MEHPA makes it a criminal offense to refuse a state-ordered vaccination or medical procedure. In some states where it has already become law, refusing a compulsory vaccination is a felony. States have some leeway in determining the severity of the penalties, but in all cases the act permits the immediate confiscation and/or destruction of any private property without any procedural review in the event of a health emergency.

The act made its debut last year after research at Johns Hopkins and authorship by a Georgetown University law professor. It is strongly supported by the Department of Health and Human Services, which doles out federal funds for state medical assistance programs.

MEHPA has been passed in Utah, South Dakota, Louisiana, Minnesota, Florida, Georgia, Maryland, New Hampshire, Vermont, Maine, Delaware, South Carolina, Arizona and Hawaii. The legislation has been introduced in California, Nevada, New York, Massachusetts, Pennsylvania, New Jersey, Virginia, and North Carolina.

The recent, rapid spread of the West Nile Virus has raised concerns from health researchers that the virus might be either a test model for the spread of a disease agent, or a psychological preparation to condition the populace to be more receptive of state-mandated vaccinations. reported today that a letter sent in 1995 by President Clinton's CDC director listed West Nile Virus as "one of nearly two-dozen forms of viruses, retroviruses, bacteria and fungi provided by the U.S. to Iraq in the 1980s."
Earlier this month, Sen. Patrick Leahy described as "credible" reports that outbreaks in the U.S. of West Nile were an act of bioterror, and he suggested the attack's purpose was to test the nation's defenses against a biological attack.

There is an abundance of credible information to justify concern about the impact of recent government actions on civil liberties and the overall health of the population. Smallpox vaccinations contain significant risks for illness or death for people with certain skin or immune system disorders, cancer patients, pregnant women, and babies under a year old. The New York Times reported that millions of Americans have health disorders which put them at risk should they need or be required to have a smallpox vaccination.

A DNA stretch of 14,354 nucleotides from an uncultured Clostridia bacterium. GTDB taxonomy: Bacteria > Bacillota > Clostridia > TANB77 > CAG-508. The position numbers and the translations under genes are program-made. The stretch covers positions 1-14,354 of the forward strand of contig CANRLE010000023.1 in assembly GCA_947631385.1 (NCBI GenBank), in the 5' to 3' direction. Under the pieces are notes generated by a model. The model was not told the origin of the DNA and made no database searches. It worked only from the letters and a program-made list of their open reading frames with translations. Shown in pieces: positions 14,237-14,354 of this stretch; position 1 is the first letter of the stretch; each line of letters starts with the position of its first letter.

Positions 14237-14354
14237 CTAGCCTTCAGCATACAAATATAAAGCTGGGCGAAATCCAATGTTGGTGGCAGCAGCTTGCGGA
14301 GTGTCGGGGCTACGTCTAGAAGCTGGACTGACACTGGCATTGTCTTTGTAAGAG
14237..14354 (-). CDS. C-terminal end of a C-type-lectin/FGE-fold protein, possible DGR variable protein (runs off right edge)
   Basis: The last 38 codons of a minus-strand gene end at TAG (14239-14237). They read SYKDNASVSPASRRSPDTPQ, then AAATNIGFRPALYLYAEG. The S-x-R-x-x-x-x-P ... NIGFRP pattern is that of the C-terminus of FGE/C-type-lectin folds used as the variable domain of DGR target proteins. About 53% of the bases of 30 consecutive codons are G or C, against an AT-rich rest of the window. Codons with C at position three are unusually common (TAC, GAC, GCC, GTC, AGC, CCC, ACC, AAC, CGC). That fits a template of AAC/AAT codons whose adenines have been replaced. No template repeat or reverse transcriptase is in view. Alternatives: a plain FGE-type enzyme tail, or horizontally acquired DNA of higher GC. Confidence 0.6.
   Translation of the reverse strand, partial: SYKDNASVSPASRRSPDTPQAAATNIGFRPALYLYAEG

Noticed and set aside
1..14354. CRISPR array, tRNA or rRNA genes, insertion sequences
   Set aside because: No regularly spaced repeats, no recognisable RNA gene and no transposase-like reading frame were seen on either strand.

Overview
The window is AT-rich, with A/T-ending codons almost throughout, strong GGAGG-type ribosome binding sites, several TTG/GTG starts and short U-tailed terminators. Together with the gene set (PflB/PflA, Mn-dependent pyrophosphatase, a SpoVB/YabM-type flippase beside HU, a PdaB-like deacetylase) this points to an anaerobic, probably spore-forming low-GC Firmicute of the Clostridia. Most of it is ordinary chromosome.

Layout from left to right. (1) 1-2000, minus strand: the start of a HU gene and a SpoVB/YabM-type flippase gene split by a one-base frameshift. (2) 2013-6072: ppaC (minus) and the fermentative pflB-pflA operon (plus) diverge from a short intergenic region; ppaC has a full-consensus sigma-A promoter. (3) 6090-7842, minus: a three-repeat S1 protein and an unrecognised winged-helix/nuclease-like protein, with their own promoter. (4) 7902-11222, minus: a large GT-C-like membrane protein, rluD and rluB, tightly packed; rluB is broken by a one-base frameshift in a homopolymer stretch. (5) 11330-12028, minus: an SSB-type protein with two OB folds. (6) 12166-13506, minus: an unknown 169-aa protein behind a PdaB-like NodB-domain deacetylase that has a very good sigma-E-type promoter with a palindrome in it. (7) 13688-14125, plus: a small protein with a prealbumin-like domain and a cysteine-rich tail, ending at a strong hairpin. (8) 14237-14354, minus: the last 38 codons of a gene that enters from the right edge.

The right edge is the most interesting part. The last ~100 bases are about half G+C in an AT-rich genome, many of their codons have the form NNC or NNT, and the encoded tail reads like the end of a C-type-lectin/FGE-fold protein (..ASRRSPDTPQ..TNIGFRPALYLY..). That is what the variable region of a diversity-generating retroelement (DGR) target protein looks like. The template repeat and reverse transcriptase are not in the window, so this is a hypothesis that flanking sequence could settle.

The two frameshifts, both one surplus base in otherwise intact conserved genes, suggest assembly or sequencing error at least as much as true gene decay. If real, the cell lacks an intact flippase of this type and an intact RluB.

On June 12, President Bush signed the $4.6 billion Bioterrorism Response Act of 2002, which has allocated billions of dollars to major pharmaceutical companies for rapid development of new vaccines. This, despite the fact that since 9-11 a number of press sources have reported that the U.S. government has already acquired some 300 million doses of smallpox vaccine. The U.S. population is currently 288 million.

Last spring the FDA eliminated standard requirements that new vaccines be tested on humans for efficacy prior to use in the general population.
Also this year the federal Eighth Circuit Court of Appeals ruled that it was legal to forcibly drug a criminal suspect who has not been convicted even if the suspect had not exhibited violent behavior.

Today's smallpox vaccine announcement combined with MEHPA demonstrates that the U.S. government, through the state agencies dependent upon federal funding, will soon be in the position to compel Americans to take vaccines that might not work and pose a significant health risk. The government will also be able to impose legal punishment on those who refuse vaccinations.

According to the White House's proposal for a Department of Homeland Security, the federal government is also asking for technologies to determine via "non invasive" measures whether or not members of the population have received appropriate vaccinations.

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Truth And Lies About 9-11